Thursday, February 08, 2007

First Child Files Arrive and Staff Training

The Sam's House staff started their training officially this morning. Dinesh and I took a cab with Tara to Namaste House where we met Indreni and Shova. They will spend the next three days and two nights observing and working alongside NH staff, learning the routine and tasks for daily work.

Then next week, around Wednesday, they will officially move into Sam’s House where Rekha will conduct two days of training on food preparation, child care and other chores.

They seemed quite excited to begin this morning, despite the fact that it was extremely cold (for Pokhara). Namaste House is a converted hotel and nearly all the floors are marble. Indreni and Tara did not bring indoor chapelles (shoes) so they were walking in bare feet.


In the afternoon we had a visit from Sushil, the program director at Namaste House. NH is currently at capacity for children but they continue to seek out other children in need and then farm those applications to the other orphanages. They have asked us to take some from their waiting list. Sushil brought their 12 most at-risk children (and by “at-risk” they mean unless these children find a home some worse fate than mere parentlessness or living on the street will likely befall them).

Sushil compiled the files personally by making visits to the areas where the children lived. In some cases he didn’t have to leave Pokhara. For others he had to take a bus or make a 12-hour walk to a village. In the future, Dinesh, or another staff member, will be making similar visits.

Each file contains similar information—a cover sheet with a summary description of the child with their biography and current status; death certificates of the parents (if applicable); and letters from the village officials averring to the truth of the situation.

Here are just a few of the stories (with names changed)…

Pasang (5 years old): his father left his mother when she was pregnant. Mother died in childbirth from complications with the delivery. She might have lived if she could have reached a hospital but the night curfew imposed by the government during the Maoist conflict prevented her from leaving the house. Pasang now lives with grandparents, one of whom has diabetes (the report said “suffering from sugar”) thus requiring them to spend nearly all of their meager income on medicine.

Manika (7 years old): father is a drug addict and missing; mother is mentally unstable and deserted Manika when she was three, returning to her home village where she had another child. Relatives located the mother but she disowned Manika. Manika now lives in “a small tin room along Baglung Highway” in Pokhara with her paternal grandmother who has no income and works for food.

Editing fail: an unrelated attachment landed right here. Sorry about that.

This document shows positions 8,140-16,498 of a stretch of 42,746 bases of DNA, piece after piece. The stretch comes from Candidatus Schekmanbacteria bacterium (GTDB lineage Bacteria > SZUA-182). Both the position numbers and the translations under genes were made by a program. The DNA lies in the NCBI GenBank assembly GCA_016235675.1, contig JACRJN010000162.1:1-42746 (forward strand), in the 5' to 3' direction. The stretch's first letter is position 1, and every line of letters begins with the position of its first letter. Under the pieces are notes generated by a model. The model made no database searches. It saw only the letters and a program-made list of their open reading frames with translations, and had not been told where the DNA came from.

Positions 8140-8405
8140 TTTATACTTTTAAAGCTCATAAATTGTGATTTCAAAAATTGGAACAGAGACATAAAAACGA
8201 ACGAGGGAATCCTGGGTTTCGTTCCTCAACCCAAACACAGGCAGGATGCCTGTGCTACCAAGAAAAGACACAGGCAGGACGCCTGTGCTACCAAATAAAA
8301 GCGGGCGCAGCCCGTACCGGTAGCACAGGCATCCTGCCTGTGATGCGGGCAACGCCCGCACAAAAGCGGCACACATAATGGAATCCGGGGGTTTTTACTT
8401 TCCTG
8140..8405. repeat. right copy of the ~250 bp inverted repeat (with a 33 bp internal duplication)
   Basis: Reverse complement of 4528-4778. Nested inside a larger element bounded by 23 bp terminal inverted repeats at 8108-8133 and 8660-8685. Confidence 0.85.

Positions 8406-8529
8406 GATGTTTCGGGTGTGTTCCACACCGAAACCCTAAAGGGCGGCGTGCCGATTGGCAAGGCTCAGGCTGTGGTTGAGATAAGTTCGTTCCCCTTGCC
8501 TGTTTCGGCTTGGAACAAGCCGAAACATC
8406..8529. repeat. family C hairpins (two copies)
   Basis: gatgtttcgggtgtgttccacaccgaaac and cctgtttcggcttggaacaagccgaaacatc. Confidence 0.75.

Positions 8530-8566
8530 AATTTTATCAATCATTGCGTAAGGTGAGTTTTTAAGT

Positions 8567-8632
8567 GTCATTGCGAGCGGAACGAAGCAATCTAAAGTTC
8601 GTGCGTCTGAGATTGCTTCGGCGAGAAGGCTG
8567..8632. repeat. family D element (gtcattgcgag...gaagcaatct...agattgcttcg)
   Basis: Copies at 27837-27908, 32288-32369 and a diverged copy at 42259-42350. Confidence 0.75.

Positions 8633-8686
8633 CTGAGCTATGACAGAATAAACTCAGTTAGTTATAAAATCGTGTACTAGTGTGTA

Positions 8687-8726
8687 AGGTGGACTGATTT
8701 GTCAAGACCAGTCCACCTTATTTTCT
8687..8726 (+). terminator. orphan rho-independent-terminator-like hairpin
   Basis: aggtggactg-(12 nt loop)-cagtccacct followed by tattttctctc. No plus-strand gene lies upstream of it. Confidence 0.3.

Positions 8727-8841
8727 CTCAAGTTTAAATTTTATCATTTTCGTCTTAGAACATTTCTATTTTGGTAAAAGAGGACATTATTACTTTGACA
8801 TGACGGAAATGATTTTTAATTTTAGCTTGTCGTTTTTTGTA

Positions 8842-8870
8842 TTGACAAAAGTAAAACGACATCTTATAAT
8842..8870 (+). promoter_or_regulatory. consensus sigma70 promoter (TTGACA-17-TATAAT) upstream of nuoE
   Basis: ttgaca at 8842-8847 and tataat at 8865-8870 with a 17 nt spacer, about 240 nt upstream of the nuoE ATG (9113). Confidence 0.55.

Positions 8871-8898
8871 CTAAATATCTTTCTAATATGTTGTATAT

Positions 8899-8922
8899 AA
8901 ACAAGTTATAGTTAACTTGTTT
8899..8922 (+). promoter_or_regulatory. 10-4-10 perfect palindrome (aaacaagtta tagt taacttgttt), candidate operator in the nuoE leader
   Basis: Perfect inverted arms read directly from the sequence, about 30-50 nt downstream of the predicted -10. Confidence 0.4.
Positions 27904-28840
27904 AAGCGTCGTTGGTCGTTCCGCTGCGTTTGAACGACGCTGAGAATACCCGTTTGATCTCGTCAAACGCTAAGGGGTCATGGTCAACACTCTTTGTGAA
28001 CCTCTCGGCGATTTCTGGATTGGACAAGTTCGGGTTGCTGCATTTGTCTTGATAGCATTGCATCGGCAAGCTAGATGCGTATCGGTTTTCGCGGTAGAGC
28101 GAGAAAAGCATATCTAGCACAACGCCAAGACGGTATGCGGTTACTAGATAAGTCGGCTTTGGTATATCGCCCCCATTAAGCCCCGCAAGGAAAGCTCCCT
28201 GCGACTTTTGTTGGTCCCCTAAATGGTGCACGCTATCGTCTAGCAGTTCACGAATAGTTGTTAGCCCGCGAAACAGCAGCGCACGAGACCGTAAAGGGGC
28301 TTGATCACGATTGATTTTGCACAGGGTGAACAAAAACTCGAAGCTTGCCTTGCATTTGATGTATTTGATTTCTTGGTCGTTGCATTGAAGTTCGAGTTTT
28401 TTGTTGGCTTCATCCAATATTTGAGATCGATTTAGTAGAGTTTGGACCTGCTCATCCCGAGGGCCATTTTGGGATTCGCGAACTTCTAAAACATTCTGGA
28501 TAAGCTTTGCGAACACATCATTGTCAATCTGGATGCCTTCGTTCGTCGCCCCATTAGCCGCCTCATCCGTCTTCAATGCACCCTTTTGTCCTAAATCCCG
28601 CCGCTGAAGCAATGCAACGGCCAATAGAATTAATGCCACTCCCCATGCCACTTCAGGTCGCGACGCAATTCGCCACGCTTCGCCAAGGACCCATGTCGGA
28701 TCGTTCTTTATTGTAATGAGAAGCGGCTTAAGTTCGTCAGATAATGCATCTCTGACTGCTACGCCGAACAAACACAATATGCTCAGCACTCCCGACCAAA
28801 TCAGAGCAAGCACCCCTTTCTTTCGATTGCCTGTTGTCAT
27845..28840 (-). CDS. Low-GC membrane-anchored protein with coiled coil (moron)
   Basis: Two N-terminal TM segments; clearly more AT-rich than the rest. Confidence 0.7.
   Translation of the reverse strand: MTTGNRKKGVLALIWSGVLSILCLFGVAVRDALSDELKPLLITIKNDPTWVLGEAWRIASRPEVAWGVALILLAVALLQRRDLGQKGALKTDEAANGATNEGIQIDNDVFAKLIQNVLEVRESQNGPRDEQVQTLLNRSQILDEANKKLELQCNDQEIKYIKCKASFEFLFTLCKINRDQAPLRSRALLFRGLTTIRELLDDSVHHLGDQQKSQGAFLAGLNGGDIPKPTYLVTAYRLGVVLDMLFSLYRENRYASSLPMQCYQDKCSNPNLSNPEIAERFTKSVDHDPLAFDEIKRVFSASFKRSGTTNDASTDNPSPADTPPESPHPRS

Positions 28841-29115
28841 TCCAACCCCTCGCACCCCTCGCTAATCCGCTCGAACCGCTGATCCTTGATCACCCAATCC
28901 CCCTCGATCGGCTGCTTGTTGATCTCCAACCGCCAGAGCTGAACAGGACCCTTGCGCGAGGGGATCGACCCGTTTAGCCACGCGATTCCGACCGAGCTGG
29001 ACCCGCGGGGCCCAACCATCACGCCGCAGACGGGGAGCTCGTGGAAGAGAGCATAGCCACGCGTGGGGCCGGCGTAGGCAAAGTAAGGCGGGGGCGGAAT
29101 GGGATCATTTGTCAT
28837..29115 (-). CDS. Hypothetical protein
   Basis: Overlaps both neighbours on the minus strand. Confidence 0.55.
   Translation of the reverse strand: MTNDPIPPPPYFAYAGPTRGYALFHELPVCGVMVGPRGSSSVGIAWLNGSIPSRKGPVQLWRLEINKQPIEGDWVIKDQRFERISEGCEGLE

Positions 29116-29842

Laxmi and Anil (5 years old; brother and sister): Their father was in a jeep accident a few years ago and needed six months of treatment in a KTM hospital. They sold the family farm to pay the hospital bills. The treatment did not work; the father returned to the village deformed, near-paralyzed, and eventually died of an infected bedsore. The mother, now a widow with no money or property, sunk into a deep depression that later morphed into, according to the report, “general madness.” Laxmi and Anil have been shuffled from neighbor to neighbor.

So, thank you again, Sam’s House supporter. These are just three of the children you are helping today!

We will probably take at least six from the NH list. The Nepali trustees also have some children that need help. It’s sort of the worst job, having to choose children. After reading the NH files, you wanted to take them all. But we know that we need to show restraint or we won’t be able to help at a level these children need.


Switching back to mechanics, an electrician worked at the house all day, installing emergency lights, inspecting light fixtures and adding some outlets where we needed them. The bed quilts also arrived. And, as you can see above, Rekha started putting the children’s library together. Every day, another touch is added. I love to hear Dinesh say “I think this will be the nicest orphanage in Pokhara.”

Incidentally, our tagline has been translated into Nepali: “Ajako ghar… bholiko aashaa.” It’s not a perfect translation because, as Rekha tells me, there’s no Nepali word for “hope” in noun form, but this will do all the same.

That’s all for today. Thanks for the e-mails and comments.



Carole said...

You should all be so very proud! Love, M

Sheila said...

You guys are smokin'!

Jennifer said...

If it is possible for your heart to swell beyond capacity with pride for all of you, then mine has completely filled this room. You are living the dream - my heart is with you.